Since my daughter had her very first baby (she now has three), I have tried to be helpful and advise her in ways that would make her life easier. However she decided that most of my advice was out of date and, since she is a pediatrician, she felt she knew better. Unfortunately, now that the children are 10, 8 and 4 years old, she is struggling to do her job part time and to control their disobedience, bad table manners and fights each night over homework, dinner, and bedtime.
I watch with great sadness the stress that my daughter is under. If I try to help or if she sees me managing the children well (because I am much stricter), she becomes aggressive with me. Her husband is also very soft with them and most of the time leaves the discipline to my daughter.
How can I make her understand that I only want the best for her and that my managing the children isn't about trying to prove that she is a bad mother or that I am trying to say I told you so? That is what she believes and it causes big arguments. All I want is for the children to be happy and to know what behavior is acceptable and what isn't. I want to see a peaceful house and my daughter less hassled.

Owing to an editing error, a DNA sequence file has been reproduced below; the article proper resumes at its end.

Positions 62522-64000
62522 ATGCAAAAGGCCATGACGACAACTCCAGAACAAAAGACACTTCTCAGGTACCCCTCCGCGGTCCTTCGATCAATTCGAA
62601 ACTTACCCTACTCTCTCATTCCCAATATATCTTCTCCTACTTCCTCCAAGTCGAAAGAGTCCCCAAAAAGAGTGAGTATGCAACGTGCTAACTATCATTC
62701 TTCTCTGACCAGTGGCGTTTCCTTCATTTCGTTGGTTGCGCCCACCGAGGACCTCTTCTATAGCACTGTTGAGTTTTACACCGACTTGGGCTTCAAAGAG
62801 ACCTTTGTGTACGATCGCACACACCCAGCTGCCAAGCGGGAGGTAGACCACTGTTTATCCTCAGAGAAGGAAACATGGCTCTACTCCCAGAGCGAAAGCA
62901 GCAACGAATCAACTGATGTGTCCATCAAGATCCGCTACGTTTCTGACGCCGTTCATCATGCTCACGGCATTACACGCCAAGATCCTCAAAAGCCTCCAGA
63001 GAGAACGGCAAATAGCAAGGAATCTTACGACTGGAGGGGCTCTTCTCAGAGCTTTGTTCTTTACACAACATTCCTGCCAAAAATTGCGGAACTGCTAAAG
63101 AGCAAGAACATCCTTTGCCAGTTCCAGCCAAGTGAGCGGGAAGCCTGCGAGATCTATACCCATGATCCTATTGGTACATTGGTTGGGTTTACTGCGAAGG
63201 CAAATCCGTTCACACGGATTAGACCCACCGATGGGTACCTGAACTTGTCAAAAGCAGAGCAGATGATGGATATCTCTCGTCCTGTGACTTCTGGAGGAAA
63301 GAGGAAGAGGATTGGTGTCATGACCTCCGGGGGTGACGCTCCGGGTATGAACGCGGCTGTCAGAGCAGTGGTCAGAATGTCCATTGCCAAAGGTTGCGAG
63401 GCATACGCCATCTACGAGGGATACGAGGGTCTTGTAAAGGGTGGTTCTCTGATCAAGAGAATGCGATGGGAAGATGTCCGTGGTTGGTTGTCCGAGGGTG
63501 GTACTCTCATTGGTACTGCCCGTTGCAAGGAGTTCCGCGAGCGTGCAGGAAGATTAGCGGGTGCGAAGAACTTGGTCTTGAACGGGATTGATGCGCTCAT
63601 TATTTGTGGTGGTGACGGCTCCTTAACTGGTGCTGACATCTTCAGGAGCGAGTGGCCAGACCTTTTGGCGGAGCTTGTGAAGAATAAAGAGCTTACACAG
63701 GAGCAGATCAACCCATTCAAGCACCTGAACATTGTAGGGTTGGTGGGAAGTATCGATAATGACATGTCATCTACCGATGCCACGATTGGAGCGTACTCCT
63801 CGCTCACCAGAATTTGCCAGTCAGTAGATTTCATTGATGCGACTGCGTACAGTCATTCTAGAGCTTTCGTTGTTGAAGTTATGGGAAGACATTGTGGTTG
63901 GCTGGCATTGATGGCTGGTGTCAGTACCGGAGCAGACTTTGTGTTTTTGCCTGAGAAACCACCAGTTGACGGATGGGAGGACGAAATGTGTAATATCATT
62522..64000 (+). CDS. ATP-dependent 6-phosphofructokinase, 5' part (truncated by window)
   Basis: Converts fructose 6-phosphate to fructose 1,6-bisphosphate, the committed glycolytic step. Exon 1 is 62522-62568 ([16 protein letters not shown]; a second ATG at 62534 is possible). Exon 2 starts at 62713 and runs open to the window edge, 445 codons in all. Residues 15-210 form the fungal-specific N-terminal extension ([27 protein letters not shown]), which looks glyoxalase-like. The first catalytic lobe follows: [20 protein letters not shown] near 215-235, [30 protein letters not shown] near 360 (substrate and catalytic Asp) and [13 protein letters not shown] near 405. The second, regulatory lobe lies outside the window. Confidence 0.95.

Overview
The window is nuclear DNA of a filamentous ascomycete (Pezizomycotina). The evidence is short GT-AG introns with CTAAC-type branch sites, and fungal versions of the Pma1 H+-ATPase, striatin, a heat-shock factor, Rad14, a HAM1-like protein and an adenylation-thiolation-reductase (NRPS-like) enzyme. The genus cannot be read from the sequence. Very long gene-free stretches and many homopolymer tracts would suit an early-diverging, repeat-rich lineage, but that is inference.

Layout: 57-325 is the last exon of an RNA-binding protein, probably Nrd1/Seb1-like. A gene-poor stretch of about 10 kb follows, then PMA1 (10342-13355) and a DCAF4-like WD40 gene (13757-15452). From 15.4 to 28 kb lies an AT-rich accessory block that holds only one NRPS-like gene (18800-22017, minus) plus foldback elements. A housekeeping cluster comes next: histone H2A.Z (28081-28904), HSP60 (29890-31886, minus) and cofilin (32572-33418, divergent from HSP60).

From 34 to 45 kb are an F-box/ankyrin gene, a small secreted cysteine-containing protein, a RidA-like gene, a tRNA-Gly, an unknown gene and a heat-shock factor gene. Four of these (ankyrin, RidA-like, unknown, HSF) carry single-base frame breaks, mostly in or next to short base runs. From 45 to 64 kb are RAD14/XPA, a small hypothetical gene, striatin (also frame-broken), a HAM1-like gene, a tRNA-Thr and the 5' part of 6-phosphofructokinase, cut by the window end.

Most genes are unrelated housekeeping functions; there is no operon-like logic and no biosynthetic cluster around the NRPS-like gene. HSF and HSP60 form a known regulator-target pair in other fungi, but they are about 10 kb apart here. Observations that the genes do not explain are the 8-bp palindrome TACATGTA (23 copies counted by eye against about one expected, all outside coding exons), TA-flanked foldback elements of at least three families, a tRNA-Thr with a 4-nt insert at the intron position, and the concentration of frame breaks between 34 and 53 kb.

- A Truly Caring Mom
Dear Mom Who Means Well,
I believe you when you say that “all you want is for the children to be happy.” I believe you when you say that you “want to see a peaceful house and my daughter less hassled.” The problem is I also believe you when you say that you want your grandchildren to “know what behavior is acceptable and what isn’t.”
And therein lies the problem. Your daughter doesn’t want your advice. She has made that very clear. She has also made it clear that every time you try to give her advice or act against her wishes, she gets angry. Yet you still continue down this destructive path.
Perhaps you are right. Perhaps their lenience has led to disobedient children. But perhaps you are wrong and there is another cause entirely. Either way, it is irrelevant.
Your daughter is a grown woman, capable of making her own choices and clearly desirous of doing so.
You may really want what’s best for her, but that’s certainly not how she experiences it. She hears only constant criticism and attack. I’m guessing that makes you a less than desired guest.
My best advice is (ironically) to stop giving advice. It’s not your job. And stop trying to manage your grandchildren’s behavior. That’s not your job either. You had your time; this is hers.
You have one job now – for your daughter, your son-in-law, and your grandchildren – and you should be grateful. It’s a job that’s a lot easier and more hassle-free than the one you have taken on.
Just give them constant love and support; ONLY love and ONLY support. You might even to be surprised to find that it makes more of a difference than anything else.
My good friend is going through "secondary infertility". She mentioned it once, but we don't talk about it. I am expecting my third child and I want to know how to approach the subject. Do I say anything to her, or just let her figure it out and deal with it in her own way. It pains me a lot to know that she and so many others are going through infertility issues and I would hate to do anything to make it harder. What is the best way to approach the situation?